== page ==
This Monday, Jan. 21, the nation will celebrate the birthday of Dr. Martin Luther King Jr. and the inauguration of Barack Obama for his second term as the nation’s first African-American president. Earlier this week, on his MSNBC television show, Politics Nation, Rev. Al Sharpton asked this question of viewers: “Should a statue of Barack Obama be erected on Mount Rushmore or should he have his own memorial?”

This remind me of a similar question as to whether Dr. King should have a memorial erected in his honor, and if so, just where should such a monument be located?

Fortunately, the question of Dr. King’s monument has been settled in the beautiful 30-foot-tall sculpture of the civil rights leader and Baptist preacher has been erected at the northwest corner of the Tidal Basin on the National Mall. The actual address of the monument is 1964 Independence Avenue, SW. This address was chosen to commemorate the year the Civil Rights Act of 1964 became law.

The entire memorial covers four acres and includes an inscription wall featuring fourteen great quotations from Dr. King’s speeches and sermons. King’s “I Have a Dream” speech was omitted in order to highlight some of his lesser known but equally powerful speeches.

Last July, I had the good fortune to visit the monument I had heard so much about. It was a hot, smoldering day, and I decided to embark upon what was said to be a mile walk from my hotel to the National Mall. After what was surely two plus miles, I seriously considered turning back. Finally, after asking many tourists and natives along the way as to just how much further it was to the monument, I pressed on, and I’m glad I did.

The King Memorial is truly one of the nation’s and the world’s most breathtakingly beautiful monuments ever erected. After more than 20 years of planning, collaborative fundraising, and construction, the white stone monument sculptured by Chinese artist, Lei Yixin, was opened to the public on Aug. 22, 2011 marking the 48th anniversary of King’s historic “I have A Dream” speech, delivered on the National Mall.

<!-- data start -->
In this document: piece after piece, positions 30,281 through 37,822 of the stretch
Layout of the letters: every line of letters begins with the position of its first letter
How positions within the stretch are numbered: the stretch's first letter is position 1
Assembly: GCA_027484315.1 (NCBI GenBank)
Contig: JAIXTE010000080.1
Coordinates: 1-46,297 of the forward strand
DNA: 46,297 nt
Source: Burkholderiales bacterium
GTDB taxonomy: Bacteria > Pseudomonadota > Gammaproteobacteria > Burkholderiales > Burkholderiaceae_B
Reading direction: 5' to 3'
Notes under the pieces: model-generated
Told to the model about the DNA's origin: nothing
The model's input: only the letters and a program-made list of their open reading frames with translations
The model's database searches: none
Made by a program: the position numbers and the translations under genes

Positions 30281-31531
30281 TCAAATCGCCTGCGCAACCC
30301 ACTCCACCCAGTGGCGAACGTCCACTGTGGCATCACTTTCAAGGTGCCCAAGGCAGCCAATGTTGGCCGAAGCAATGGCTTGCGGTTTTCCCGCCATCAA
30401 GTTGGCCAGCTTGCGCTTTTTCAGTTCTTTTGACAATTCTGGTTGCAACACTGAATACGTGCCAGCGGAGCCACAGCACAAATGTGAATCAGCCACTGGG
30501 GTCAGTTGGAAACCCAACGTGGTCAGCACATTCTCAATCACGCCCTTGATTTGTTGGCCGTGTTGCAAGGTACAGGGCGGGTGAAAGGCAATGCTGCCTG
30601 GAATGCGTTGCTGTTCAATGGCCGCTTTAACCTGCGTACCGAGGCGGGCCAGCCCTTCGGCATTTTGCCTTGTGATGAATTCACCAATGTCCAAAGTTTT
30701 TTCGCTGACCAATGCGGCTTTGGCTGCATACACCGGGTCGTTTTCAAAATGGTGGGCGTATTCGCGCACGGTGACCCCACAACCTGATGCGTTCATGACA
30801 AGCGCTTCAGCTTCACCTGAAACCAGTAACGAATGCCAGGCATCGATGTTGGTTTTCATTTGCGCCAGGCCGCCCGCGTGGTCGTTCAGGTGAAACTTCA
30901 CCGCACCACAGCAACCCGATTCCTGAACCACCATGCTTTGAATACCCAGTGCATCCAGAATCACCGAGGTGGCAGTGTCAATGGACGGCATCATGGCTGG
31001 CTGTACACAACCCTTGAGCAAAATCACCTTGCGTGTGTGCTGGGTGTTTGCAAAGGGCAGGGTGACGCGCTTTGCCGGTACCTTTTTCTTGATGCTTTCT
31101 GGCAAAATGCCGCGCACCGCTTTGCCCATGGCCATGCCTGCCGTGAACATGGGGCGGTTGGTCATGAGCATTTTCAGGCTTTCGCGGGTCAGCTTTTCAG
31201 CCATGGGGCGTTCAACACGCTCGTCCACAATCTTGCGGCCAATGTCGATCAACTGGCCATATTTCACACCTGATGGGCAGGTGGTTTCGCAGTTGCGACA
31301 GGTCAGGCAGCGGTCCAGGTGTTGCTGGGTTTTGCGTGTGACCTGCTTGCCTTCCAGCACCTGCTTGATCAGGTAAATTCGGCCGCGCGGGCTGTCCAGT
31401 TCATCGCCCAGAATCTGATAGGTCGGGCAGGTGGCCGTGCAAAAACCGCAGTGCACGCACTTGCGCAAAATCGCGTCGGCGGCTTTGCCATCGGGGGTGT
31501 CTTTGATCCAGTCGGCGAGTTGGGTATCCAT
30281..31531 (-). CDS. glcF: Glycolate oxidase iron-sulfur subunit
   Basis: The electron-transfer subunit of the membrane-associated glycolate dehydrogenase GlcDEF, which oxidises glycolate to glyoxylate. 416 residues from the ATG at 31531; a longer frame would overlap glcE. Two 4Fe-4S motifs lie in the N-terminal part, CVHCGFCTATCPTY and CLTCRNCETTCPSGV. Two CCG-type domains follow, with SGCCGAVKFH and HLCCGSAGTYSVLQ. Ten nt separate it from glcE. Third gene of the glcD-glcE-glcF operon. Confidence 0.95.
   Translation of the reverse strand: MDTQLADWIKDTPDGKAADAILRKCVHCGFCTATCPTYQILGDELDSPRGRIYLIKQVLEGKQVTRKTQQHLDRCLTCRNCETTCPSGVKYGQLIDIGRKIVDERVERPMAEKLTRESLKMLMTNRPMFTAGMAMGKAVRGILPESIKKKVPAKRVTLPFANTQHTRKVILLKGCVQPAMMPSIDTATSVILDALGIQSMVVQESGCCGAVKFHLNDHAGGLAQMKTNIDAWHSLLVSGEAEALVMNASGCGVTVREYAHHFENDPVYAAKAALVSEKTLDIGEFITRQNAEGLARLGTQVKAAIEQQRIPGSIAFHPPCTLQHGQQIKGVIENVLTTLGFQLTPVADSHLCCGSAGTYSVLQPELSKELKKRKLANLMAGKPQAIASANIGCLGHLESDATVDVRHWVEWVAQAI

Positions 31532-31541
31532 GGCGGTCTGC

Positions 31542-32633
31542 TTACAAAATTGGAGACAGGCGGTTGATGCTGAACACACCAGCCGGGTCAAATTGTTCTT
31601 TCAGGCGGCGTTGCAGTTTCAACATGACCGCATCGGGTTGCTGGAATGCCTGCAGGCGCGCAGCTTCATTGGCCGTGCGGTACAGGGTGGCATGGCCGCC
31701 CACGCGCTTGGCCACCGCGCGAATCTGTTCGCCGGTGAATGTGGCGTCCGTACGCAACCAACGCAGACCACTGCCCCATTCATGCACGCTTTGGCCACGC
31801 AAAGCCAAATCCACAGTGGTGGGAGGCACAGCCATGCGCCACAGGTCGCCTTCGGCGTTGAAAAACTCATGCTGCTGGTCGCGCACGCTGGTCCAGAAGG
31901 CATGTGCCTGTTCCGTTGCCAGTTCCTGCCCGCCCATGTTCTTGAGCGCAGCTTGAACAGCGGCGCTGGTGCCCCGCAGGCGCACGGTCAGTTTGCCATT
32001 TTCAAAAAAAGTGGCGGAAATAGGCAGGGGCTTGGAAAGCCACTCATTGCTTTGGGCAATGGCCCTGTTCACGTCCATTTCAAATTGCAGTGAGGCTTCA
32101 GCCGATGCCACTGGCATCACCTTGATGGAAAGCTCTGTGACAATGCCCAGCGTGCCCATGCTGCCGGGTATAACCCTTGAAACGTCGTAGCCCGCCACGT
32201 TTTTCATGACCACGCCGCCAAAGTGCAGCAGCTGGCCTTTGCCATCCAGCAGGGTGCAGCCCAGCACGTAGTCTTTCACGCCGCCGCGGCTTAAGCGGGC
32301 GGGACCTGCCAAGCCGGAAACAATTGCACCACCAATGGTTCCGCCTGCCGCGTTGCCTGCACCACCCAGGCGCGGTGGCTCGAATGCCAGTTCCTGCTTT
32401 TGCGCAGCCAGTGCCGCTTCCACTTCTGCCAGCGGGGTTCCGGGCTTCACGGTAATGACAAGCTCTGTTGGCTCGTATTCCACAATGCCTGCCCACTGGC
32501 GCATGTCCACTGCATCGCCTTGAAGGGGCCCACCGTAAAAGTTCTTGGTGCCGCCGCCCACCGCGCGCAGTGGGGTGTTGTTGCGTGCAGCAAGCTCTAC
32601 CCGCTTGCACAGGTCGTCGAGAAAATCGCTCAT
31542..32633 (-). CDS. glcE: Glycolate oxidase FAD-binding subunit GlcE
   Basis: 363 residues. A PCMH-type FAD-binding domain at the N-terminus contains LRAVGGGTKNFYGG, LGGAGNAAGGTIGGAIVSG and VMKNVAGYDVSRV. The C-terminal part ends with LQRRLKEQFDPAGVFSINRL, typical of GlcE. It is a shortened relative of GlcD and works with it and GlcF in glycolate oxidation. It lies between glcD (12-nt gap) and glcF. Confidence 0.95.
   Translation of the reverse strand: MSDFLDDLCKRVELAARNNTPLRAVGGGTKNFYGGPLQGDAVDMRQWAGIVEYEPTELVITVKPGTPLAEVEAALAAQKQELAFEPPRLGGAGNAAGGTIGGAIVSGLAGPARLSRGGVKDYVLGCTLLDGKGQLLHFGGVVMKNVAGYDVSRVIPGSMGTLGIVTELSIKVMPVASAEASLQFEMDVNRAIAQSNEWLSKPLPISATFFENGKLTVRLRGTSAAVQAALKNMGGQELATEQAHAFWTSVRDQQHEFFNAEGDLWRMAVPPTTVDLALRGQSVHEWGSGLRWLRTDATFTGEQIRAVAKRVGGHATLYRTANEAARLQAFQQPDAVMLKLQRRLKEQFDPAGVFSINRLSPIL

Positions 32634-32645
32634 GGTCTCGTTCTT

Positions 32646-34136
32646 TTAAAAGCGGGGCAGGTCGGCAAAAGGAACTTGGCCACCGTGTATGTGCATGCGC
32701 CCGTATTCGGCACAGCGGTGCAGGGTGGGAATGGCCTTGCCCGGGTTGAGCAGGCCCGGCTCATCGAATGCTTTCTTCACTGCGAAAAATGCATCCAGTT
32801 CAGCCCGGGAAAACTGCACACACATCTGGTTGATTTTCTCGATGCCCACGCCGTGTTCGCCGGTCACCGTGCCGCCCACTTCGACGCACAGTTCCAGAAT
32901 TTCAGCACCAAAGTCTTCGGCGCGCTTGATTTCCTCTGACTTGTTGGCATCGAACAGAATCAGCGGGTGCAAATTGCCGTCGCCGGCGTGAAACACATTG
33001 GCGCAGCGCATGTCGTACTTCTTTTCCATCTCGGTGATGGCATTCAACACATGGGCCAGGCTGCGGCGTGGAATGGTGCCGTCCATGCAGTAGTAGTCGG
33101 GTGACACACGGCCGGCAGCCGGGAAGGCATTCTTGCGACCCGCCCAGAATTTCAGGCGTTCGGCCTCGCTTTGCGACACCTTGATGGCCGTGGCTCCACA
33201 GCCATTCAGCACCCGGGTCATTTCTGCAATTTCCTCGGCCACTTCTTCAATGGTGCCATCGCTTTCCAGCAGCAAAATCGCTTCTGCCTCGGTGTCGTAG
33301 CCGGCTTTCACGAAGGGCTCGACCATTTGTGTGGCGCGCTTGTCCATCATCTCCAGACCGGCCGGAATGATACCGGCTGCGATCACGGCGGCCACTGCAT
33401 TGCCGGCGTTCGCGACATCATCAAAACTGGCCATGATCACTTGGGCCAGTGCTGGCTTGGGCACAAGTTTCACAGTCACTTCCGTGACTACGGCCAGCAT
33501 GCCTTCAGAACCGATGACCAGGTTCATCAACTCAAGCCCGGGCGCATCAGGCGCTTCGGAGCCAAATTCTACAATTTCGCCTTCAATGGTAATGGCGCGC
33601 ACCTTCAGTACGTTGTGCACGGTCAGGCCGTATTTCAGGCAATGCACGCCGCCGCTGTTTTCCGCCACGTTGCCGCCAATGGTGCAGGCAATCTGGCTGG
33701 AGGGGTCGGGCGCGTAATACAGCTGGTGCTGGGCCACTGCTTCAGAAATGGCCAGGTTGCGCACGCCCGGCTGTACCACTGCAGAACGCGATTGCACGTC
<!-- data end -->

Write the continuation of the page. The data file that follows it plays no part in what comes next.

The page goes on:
In this week’s s StreetBeat, I asked Austin residents what they would talk about or ask Dr. King if they could go back in time and have a conversation with him. The responses were so diverse and sincere that it started me thinking about what I would ask of or say to Dr. King.

If given a chance, I would ask him about an incident that had a great impact on my life. Shortly before he was assassinated, Dr. King visited Chicago and took a tour of the newly erected and opened Benjamin Banneker Elementary School located at 6656 S. Normal in the heart of Englewood.

Dr. King stopped by because at that time, Banneker was one of the first, if not the first, Chicago public schools built and named in honor of a black man.

I remember that day because I actually met Dr. King. I remember standing on the stairs with my young classmates holding out our little hand so Dr. King could touch them. At the time, I really didn’t know of his greatness; I just knew he was someone special and that my mother would be glad to know I actually touched his hand.

Dr. King walked through the building and, to the best of my recollection, touched the hand of every child on the stairs and along the hallway. It was thrilling. I still remember the joy my parents expressed when I showed them my hand and explained how I had met Martin Luther King.

Dr. King visited Chicago often; in fact, for a short time, he and his wife, Coretta, lived in a Greystone at 1550 S. Hamlin. I’m sure he would have many fond memories of his Chicago visits, but I wonder, truly wonder, if he would remember that day at Banneker, and if he has any idea as to what a difference he made in the lives of my classmates and me.

Wherever my classmates are now, I am sure they remember the day they met Dr. Martin Luther King Jr. I know I do; it is one of my fondest memories. My visit to the King Memorial is now my second fondest memory of being in the presence of a great man, a man who changed the face of America with his doctrine of peace and non-violence.

Happy Birthday, Dr. King!